As children up and down the country start a new school year, it’s always a busy time for parents or guardians. From sorting new school uniforms, to finding the ‘coolest’ stationery, this time of year can be stressful. One thing that may not be top of mind is the level of bacteria children may be exposed to in the playground or classroom. In this piece, we will explore the unexpected germ hotspots in schools, how parents can best equip their children with tips on hand hygiene, as well as what facility managers and school cleaners need to bear in mind for the new school term.
What does the environment look like?
When you consider the number of touch points in a school that could potentially transfer bacteria and germs between school children and teachers, you start to appreciate the importance of ensuring a proper cleaning regime is in place. Across the classroom, toilets, corridors and outside play areas, there are a number of surfaces that are likely to harbour bacteria. But how can you tell which ones pose the highest risk to contaminating an individual?
After undertaking an extensive swabbing exercise of 130 touchpoints within both an infant school and a junior school surprisingly, we found a pen pot, which delivered a bacterial reading almost 10 times higher than the average readings that we recorded on the toilet door handles.
This exercise demonstrates that even with a thorough and proactive cleaning regime in place, it is easy to miss an area of high microbial activity, which is very often in places you would least expect. While a surface may look clean, it could be covered in pathogens which can increase the chances of cross contamination, and the spread of colds and other viruses.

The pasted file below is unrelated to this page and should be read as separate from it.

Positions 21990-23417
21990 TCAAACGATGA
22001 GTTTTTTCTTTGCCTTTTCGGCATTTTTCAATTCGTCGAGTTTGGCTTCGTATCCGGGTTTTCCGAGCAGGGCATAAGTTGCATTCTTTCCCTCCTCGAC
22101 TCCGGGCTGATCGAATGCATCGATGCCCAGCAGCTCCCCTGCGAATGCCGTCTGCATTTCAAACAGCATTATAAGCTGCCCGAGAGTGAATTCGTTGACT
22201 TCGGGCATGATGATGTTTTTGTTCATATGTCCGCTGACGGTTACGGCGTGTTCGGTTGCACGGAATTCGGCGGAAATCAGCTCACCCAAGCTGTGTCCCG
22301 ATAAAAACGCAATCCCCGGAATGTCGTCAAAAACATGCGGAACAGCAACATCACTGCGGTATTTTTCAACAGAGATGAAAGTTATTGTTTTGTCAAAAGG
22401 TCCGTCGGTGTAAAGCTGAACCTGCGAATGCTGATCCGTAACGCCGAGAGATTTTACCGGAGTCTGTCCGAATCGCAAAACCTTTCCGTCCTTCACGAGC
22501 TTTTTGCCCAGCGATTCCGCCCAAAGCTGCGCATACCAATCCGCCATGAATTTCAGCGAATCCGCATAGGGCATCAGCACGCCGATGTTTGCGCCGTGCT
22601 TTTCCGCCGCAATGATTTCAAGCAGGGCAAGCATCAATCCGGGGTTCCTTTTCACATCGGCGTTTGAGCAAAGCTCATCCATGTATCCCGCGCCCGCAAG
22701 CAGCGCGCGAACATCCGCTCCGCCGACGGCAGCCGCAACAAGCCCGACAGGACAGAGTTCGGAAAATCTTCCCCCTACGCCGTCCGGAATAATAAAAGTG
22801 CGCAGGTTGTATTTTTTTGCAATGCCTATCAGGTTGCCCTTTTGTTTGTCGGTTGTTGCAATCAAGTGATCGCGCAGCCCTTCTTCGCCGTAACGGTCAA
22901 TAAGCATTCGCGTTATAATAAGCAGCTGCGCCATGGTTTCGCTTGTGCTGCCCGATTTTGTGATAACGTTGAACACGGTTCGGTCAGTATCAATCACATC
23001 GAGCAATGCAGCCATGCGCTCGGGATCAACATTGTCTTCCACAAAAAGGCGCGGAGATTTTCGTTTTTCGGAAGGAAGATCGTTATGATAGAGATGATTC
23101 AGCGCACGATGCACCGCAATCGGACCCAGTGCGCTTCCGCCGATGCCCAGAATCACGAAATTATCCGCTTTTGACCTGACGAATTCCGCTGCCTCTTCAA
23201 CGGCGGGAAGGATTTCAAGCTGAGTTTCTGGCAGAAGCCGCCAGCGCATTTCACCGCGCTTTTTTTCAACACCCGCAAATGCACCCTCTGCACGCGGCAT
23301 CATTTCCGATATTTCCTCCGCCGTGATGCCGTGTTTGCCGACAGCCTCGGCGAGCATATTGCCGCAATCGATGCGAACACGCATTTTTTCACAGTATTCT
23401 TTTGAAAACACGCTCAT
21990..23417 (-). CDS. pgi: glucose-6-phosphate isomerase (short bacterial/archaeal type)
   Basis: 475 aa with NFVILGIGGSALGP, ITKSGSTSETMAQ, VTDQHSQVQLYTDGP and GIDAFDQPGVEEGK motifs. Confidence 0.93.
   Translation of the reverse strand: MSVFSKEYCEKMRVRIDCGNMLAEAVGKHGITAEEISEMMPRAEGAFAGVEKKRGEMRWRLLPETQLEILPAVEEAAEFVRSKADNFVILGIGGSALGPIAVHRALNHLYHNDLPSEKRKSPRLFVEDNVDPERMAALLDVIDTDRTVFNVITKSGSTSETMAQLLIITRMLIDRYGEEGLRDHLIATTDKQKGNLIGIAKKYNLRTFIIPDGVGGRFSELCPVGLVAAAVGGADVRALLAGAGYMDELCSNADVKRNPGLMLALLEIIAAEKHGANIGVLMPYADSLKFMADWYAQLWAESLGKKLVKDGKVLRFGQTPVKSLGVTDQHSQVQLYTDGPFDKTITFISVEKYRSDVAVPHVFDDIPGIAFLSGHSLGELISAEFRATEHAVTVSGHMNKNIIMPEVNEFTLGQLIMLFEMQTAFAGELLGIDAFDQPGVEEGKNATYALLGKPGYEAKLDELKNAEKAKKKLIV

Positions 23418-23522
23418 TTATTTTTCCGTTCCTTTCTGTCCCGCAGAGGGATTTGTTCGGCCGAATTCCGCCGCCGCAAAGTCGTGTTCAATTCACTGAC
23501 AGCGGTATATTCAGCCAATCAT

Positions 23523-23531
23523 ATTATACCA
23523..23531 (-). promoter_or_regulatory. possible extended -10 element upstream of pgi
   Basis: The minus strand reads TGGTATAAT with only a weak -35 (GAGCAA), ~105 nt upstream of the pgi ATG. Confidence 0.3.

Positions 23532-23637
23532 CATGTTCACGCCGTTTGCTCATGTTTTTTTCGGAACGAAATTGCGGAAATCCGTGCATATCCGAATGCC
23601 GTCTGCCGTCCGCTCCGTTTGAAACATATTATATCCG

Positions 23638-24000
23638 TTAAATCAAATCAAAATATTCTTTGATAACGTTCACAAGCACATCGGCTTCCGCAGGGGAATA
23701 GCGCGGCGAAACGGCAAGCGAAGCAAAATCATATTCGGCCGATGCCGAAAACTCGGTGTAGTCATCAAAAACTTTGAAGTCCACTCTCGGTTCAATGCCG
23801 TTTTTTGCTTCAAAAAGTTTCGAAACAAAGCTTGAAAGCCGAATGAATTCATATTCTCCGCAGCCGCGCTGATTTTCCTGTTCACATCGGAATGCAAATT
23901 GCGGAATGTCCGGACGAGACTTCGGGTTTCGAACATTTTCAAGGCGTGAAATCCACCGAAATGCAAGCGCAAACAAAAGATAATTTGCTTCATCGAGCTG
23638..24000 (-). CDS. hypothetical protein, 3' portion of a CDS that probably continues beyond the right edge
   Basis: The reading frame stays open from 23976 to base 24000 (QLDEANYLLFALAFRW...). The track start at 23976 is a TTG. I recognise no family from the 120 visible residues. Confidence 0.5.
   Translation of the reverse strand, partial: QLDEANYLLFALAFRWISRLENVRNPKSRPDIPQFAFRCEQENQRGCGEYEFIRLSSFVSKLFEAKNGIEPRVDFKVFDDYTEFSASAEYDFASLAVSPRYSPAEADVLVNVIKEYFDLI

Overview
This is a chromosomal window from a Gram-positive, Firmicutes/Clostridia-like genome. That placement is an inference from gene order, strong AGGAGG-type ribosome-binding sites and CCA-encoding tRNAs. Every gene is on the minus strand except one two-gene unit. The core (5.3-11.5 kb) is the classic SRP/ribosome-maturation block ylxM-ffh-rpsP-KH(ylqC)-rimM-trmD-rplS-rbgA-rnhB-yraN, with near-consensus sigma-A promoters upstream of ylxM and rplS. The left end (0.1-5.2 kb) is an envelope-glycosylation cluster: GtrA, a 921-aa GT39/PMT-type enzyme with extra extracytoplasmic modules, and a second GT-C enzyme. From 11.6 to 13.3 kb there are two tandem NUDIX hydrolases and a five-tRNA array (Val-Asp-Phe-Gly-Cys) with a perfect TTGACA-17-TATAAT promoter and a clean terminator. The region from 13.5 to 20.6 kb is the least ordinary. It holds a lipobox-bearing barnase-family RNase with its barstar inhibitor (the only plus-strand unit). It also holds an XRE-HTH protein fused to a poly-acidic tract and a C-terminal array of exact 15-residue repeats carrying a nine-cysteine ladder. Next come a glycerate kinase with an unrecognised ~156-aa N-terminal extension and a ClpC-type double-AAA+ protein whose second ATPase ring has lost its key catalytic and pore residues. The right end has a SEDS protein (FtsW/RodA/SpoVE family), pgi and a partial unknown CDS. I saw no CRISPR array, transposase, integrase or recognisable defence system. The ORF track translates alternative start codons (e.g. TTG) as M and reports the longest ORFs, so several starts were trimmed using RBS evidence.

To help educational facilities and other businesses (such as care homes, leisure & hospitality and offices) break the cycle of viral and bacterial outbreaks, it can be a useful exercise to heatmap the building for the concentration of germs. Understanding which touchpoints within the school or facility that could be harbouring unusually high volumes of bacteria will enable a more strategic approach to cleaning; ensuring the right amount of time is dedicated to problem areas.
Incorporating a Hygiene Health Check
Specialist hygiene technicians can be brought in to analyse the microbiological landscape of premises and investigate the levels of bacteria on various surfaces and touchpoints within a building. With this information, they create a heatmap to illustrate the levels of microbiological activity in the premises and enable FMs to quickly identify problem areas. For example, areas that appear red on the heatmap suggest high levels of bacteria are present and that a deep clean is needed. This process is what Rentokil Specialist Hygiene calls a Hygiene Health Check. As part of this service, specialist consultants use ATP swabs and an ATP bioluminescence reader to detect levels of biological life not visible to the human eye. This swabbing activity can be conducted on any surface that comes into contact (regular or not) with people and the results are then used to produce a visualisation of the microbiological landscape of the premises which have been swabbed.
When using an ATP swabbing method, a reading of over 500 units when taken from an object, indicates a high level of contamination. In our swabbing experiment across the two schools, the top five areas that hosted the most bacteria were found to be: